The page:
Hindsight is marvellous.

#19



Thanks for the response folks, for clarification here are some further details:



Yes, I certainly am a new/naive investor and this is the only investment I have.

I typo'd in my original post - I meant 0.82% OCF, not OCR and hence this is my measure of the charges incl. fund and platform fee.

I have a UK 100 Index (R) fund directly from L&G inside a S&S ISA wrapper.



I opened this is 2011 on the advice of a Motley fool book. I think it may have been "The Motley Fool UK Investment Workbook" but I don't have it anymore so I can't check. It's possible the guidance pointed towards a 'UK Index' rather than a 'UK 100 Index' but again I can't check. I was feeling rather brazen anyway so I was willing to take a punt on the UK 100. Whether good or not, that's how it happened.



Yes, it appears the value has increased most over the past year Brexit etc. I have struggled to find a calculator that will let me compare the same monthly investment on different funds, eg. the value of my investment had I put it into a different fund initially. Does this exist?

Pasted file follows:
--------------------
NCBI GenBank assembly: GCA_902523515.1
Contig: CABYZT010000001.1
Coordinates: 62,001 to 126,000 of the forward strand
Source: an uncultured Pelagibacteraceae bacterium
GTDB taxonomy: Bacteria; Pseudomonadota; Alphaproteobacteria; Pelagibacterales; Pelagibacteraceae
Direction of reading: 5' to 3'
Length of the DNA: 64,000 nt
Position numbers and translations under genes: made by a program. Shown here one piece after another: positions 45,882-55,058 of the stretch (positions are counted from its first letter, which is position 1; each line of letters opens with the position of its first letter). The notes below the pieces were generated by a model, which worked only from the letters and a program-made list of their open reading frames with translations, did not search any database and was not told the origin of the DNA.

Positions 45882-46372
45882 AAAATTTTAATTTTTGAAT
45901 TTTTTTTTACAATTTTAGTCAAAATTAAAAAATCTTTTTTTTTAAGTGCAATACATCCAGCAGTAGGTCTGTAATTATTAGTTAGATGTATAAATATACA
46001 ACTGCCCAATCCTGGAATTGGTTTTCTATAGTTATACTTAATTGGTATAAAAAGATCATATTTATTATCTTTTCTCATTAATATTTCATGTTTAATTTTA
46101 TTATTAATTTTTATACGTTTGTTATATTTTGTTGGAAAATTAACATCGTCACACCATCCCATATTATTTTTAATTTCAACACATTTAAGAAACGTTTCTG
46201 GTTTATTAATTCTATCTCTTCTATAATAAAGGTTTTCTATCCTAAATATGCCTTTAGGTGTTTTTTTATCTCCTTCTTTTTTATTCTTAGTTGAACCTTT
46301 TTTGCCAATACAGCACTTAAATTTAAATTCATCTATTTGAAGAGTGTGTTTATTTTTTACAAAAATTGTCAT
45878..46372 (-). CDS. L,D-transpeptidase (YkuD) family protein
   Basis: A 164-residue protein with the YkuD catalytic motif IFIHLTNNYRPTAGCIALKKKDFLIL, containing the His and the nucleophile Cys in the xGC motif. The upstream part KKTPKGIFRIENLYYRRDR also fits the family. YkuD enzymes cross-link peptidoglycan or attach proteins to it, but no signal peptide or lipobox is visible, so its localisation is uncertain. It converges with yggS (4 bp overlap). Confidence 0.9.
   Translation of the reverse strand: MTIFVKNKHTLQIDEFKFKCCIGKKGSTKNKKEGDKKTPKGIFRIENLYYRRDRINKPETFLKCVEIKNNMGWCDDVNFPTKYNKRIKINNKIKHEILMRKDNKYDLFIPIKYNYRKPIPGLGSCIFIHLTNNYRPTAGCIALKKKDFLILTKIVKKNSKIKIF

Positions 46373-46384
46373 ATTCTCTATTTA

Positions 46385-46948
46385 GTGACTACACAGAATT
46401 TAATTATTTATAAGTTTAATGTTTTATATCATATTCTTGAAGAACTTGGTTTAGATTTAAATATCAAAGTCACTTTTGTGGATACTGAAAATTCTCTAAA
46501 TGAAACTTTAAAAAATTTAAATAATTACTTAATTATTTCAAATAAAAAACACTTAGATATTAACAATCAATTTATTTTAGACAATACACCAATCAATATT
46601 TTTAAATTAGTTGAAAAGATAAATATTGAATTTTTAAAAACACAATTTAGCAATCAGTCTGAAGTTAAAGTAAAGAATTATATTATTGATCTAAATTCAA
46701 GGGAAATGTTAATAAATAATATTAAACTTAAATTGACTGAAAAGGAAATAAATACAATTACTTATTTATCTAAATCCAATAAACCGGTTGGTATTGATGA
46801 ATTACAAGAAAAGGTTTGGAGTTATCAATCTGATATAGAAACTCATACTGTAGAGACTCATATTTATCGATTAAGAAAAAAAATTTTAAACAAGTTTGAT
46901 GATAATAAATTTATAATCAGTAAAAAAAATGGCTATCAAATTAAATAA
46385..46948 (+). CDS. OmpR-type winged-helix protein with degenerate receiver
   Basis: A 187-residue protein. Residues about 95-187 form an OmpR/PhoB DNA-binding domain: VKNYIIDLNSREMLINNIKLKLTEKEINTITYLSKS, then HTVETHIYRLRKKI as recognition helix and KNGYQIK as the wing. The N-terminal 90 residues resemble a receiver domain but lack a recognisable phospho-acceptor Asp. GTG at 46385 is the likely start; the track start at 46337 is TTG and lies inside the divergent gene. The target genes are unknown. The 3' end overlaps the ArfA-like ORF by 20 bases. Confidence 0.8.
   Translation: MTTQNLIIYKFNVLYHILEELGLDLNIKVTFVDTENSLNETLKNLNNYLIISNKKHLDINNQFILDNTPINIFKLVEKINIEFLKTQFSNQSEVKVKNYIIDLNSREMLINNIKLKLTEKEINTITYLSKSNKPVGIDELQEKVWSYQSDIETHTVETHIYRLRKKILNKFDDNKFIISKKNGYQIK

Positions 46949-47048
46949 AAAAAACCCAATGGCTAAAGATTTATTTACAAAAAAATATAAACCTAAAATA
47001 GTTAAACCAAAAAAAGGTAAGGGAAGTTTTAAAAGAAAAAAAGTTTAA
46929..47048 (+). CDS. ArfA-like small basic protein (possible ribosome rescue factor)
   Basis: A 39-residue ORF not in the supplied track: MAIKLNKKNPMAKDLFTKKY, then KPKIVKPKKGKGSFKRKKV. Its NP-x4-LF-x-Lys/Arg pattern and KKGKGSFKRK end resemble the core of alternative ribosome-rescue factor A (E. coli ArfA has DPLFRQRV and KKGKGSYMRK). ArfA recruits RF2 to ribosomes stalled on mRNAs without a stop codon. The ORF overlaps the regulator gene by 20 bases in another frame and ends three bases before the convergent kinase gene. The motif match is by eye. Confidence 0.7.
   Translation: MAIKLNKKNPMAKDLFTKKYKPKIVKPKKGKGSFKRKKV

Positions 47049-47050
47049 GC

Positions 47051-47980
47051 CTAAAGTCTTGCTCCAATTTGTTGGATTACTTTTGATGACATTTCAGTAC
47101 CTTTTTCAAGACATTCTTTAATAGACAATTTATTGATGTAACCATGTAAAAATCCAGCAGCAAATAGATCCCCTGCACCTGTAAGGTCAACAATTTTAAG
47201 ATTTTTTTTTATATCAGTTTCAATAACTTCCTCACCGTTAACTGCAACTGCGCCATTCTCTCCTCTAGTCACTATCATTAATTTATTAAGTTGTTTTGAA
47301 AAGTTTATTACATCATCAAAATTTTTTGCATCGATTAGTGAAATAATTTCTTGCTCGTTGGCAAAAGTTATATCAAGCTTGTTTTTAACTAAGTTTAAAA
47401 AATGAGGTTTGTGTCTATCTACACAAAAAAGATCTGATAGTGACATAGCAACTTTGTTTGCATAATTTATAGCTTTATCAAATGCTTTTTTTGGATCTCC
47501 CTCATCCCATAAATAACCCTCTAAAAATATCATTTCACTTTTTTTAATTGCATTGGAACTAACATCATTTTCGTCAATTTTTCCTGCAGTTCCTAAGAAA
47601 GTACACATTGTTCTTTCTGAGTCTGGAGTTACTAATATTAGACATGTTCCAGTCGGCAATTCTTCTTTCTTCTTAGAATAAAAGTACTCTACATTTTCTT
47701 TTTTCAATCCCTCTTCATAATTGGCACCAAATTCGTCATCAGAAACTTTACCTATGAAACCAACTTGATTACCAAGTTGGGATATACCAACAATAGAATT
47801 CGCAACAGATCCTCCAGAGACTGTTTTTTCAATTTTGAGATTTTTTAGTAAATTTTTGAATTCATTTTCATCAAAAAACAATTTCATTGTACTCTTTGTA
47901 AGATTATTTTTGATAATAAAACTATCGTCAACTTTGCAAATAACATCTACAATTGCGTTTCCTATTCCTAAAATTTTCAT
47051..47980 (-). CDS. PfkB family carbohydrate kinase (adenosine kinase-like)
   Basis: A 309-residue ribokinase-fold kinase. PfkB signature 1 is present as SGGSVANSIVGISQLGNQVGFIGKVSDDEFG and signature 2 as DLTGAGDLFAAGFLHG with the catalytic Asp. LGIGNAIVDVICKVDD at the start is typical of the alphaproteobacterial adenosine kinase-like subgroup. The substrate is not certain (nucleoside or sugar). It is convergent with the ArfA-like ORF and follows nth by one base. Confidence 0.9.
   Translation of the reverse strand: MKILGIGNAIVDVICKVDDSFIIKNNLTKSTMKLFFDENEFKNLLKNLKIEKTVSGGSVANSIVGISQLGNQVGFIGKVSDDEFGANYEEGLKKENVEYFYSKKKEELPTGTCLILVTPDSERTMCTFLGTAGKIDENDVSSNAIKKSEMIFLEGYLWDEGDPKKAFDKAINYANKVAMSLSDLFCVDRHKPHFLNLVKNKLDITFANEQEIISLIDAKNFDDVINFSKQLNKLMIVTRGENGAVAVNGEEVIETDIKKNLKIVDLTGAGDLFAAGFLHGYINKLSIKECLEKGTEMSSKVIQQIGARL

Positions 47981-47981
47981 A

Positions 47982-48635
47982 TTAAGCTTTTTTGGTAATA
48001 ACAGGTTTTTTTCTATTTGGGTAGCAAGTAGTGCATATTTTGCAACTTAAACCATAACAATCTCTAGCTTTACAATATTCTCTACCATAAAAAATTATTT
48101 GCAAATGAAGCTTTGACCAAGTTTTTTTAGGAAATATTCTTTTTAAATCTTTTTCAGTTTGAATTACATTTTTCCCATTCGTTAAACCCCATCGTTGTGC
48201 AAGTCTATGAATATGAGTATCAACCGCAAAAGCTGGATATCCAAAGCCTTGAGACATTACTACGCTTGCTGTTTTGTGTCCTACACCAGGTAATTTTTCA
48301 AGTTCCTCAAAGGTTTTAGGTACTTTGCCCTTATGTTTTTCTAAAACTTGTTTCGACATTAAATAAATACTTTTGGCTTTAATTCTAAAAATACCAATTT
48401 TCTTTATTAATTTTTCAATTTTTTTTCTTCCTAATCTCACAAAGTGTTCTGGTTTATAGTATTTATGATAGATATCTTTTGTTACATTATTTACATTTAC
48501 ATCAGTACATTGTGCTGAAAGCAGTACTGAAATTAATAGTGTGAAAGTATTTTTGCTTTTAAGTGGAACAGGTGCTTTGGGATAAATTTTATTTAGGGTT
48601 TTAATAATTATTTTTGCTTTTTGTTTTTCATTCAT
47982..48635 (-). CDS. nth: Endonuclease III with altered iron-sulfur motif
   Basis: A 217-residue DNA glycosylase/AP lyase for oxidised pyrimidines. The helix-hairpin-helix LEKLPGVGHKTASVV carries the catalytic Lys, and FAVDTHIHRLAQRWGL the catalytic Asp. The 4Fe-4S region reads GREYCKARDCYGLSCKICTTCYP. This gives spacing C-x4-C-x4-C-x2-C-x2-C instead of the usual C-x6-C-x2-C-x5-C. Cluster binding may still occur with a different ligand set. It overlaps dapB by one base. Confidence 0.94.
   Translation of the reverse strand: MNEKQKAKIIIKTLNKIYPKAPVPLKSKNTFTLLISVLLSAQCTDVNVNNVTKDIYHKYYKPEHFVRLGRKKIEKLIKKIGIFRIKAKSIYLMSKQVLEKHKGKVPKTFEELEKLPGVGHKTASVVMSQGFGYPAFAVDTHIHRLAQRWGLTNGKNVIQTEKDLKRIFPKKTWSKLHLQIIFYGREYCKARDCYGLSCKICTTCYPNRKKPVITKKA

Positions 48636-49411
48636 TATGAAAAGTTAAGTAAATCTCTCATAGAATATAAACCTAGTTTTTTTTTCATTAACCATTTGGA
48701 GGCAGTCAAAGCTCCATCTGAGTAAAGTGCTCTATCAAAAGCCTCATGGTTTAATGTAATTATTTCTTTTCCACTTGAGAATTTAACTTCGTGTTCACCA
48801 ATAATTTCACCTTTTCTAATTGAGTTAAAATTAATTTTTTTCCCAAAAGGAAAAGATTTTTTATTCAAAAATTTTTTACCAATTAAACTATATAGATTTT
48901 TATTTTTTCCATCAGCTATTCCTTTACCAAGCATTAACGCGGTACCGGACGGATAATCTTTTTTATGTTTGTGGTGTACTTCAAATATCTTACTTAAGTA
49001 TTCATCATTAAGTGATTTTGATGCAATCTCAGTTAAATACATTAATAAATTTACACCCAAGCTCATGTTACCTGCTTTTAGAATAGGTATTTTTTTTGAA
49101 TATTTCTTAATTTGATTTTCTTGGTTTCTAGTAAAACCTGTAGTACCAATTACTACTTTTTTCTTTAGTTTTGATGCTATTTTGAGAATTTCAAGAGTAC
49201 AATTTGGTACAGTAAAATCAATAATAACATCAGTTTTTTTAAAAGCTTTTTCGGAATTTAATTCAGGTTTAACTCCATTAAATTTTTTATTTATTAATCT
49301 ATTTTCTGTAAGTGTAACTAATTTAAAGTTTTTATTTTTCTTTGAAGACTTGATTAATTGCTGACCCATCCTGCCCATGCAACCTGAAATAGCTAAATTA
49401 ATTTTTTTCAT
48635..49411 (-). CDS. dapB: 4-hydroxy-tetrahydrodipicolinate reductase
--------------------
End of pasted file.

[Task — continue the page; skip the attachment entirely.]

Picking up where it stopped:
From my calculation my investment is now worth the equivalent of putting it in a regular savings account at around 8% APR. Should I be happy with this?

I guess the next logical question is what would it be worth had I chosen a different fund, or indeed the same fund on a cheaper platform?
Originally posted by Mikedz


Does it really matter now? You can't turn the clock back.



I would echo bigadaj's comment about Tim Hales' book and the Monevator website as reasonable places to start learning so you can make better investment choices from now on.



First of all decide what you want to invest in, then look at various platforms and decide which offers your chosen investments and which is best suited to your investing style (drip feeding, lump sums etc).